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Search Results: 1 - 10 of 191324 matches for " D. Dallacasa "
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Proper motion and apparent contraction in J0650+6001
M. Orienti,D. Dallacasa
Physics , 2010, DOI: 10.1111/j.1365-2966.2010.16687.x
Abstract: We present a multi-epoch and multi-frequency VLBI study of the compact radio source J0650+6001. In VLBI images the source is resolved into three components. The central component shows a flat spectrum, suggesting the presence of the core, while the two outer regions, with a steeper spectral index, display a highly asymmetric flux density. The time baseline of the observations considered to derive the source expansion covers about 15 years. During this time interval, the distance between the two outer components has increased by 0.28+/-0.13 mas, that corresponds to an apparent separation velocity of 0.39c+/-0.18c and a kinematic age of 360+/-170 years. On the other hand, a multi-epoch monitoring of the separation between the central and the southern components points out an apparent contraction of about 0.29+/-0.02 mas, corresponding to an apparent contraction velocity of 0.37c+/-0.02c. Assuming that the radio structure is intrinsically symmetric, the high flux density ratio between the outer components can be explained in terms of Doppler beaming effects where the mildly relativistic jets are separating with an intrinsic velocity of 0.43c+/-0.04c at an angle between 12 and 28 degrees to the line of sight. In this context, the apparent contraction may be interpreted as a knot in the jet that is moving towards the southern component with an intrinsic velocity of 0.66c+/-0.03c, and its flux density is boosted by a Doppler factor of 2.0.
Parsec-scale morphology and spectral index distribution in faint high frequency peakers
M. Orienti,D. Dallacasa
Physics , 2012, DOI: 10.1111/j.1365-2966.2012.21226.x
Abstract: We investigate the parsec-scale structure of 17 high frequency peaking radio sources from the faint HFP sample. VLBA observations were carried out at two adjacent frequencies, 8.4 and 15.3 GHz, both in the optically-thin part of the spectrum, to obtain the spectral index information. We found that 64% of the sources are resolved into subcomponents, while 36% are unresolved even at the highest frequency. Among the resolved sources, 7 have a morphology and a spectral index distribution typical of young radio sources, while in other 4 sources, all optically associated with quasars, the radio properties resemble those of the blazar population. The equipartition magnetic field of the single components are a few tens milliGauss, similar to the values found in the hotspots of young sources with larger sizes. Such high magnetic fields cause severe radiative losses, precluding the formation of extended lobe structures emitting at centimeter wavelengths. The magnetic fields derived in the various components of individual source are usually very different, indicating a non self-similar source evolution, at least during the very first stages of the source growth.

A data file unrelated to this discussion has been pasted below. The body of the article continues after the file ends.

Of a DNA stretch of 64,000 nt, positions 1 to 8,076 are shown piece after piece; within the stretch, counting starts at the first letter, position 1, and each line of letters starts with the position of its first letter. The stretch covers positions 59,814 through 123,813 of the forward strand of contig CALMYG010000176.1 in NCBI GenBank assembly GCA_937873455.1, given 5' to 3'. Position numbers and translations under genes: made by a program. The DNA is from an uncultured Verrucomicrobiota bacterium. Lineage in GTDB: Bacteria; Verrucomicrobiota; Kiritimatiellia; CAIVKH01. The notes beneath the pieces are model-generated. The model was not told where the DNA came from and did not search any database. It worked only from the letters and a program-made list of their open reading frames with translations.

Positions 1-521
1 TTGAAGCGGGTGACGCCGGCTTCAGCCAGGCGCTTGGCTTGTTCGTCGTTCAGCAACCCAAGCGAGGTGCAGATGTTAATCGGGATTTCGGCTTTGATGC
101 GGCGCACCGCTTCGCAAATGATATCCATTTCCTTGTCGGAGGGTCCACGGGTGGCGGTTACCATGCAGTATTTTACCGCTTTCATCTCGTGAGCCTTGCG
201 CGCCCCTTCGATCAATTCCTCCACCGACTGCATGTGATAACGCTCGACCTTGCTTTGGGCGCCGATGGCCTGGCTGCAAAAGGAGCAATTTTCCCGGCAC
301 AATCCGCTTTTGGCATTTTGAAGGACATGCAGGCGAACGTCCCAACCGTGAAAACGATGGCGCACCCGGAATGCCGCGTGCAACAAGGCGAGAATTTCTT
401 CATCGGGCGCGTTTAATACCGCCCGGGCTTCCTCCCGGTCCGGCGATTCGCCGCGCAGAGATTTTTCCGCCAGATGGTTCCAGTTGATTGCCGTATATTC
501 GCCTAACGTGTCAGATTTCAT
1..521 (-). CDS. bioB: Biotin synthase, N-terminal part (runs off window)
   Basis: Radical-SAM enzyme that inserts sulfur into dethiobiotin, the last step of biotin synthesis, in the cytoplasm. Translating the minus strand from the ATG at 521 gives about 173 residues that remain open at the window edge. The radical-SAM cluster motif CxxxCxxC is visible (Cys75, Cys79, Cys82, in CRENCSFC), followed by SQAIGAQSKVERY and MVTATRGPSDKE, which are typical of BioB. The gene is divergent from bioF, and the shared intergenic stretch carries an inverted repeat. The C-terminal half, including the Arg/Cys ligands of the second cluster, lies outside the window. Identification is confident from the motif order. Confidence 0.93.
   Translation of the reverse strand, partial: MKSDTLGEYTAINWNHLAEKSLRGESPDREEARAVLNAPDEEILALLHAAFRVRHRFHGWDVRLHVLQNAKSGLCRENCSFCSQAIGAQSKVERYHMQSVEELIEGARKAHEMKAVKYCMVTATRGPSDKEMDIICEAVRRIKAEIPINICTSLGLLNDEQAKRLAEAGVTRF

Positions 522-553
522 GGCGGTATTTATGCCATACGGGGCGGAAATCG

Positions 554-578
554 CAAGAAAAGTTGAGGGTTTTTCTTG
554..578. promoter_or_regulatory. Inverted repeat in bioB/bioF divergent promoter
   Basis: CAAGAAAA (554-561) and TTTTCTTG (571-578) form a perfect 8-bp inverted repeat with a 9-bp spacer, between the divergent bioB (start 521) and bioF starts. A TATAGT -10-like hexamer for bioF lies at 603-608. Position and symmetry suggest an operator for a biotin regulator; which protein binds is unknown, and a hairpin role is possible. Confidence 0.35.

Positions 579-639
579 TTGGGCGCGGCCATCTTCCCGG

Parsec--scale radio jets in gamma--ray loud sources
T. Venturi,D. Dallacasa
Physics , 2002, DOI: 10.1016/S1387-6473(03)00067-8
Abstract: We will present a multiepoch study of the three blazars 0954+658 (BL--Lac), PKS1510--089 (HPQ) and 1749+096 (BL--Lac). The first two sources are known to be $\gamma$--ray loud. Our study is based on milliarcsecond resolution polarimetric observations carried out with the VLBA at 8.4 GHz. The observations took place between January 1999 and May 2001. Superluminal motion is detected along the jet of PKS1510--089 and 1749+096, with $\beta_{app} \sim 10$ for all features. Magnetic field structure is revealed along the jets of 0954+658 and PKS 1510--089. The polarisation properties of the parsec--scale jets remain stationary in all sources, regardless of their total flux density variability in the radio band and of the presence of superluminal features.
Steep-spectrum sources and the duty cycle of the radio emission
M. Orienti,D. Dallacasa
Physics , 2010,